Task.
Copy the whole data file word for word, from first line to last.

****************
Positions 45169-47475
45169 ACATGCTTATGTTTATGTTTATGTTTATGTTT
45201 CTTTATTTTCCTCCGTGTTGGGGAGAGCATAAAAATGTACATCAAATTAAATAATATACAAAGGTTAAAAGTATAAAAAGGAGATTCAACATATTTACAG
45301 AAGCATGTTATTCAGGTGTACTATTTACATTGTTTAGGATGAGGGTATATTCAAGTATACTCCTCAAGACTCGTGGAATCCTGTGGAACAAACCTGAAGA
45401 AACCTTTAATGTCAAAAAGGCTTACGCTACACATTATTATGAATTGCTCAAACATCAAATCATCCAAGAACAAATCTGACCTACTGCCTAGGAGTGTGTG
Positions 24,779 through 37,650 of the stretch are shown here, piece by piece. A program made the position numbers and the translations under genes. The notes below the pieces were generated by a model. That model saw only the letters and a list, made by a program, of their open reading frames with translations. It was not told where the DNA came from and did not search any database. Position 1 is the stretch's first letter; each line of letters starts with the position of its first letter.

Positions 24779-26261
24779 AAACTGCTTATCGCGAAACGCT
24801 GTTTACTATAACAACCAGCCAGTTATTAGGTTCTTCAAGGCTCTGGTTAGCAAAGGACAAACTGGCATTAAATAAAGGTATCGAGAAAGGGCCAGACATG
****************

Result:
Positions 45169-47475
45169 ACATGCTTATGTTTATGTTTATGTTTATGTTT
45201 CTTTATTTTCCTCCGTGTTGGGGAGAGCATAAAAATGTACATCAAATTAAATAATATACAAAGGTTAAAAGTATAAAAAGGAGATTCAACATATTTACAG
45301 AAGCATGTTATTCAGGTGTACTATTTACATTGTTTAGGATGAGGGTATATTCAAGTATACTCCTCAAGACTCGTGGAATCCTGTGGAACAAACCTGAAGA
45401 AACCTTTAATGTCAAAAAGGCTTACGCTACACATTATTATGAATTGCTCAAACATCAAATCATCCAAGAACAAATCTGACCTACTGCCTAGGAGTGTGTG
Positions 24,779 through 37,650 of the stretch are shown here, piece by piece. A program made the position numbers and the translations under genes. The notes below the pieces were generated by a model. That model saw only the letters and a list, made by a program, of their open reading frames with translations. It was not told where the DNA came from and did not search any database. Position 1 is the stretch's first letter; each line of letters starts with the position of its first letter.

Positions 24779-26261
24779 AAACTGCTTATCGCGAAACGCT
24801 GTTTACTATAACAACCAGCCAGTTATTAGGTTCTTCAAGGCTCTGGTTAGCAAAGGACAAACTGGCATTAAATAAAGGTATCGAGAAAGGGCCAGACATG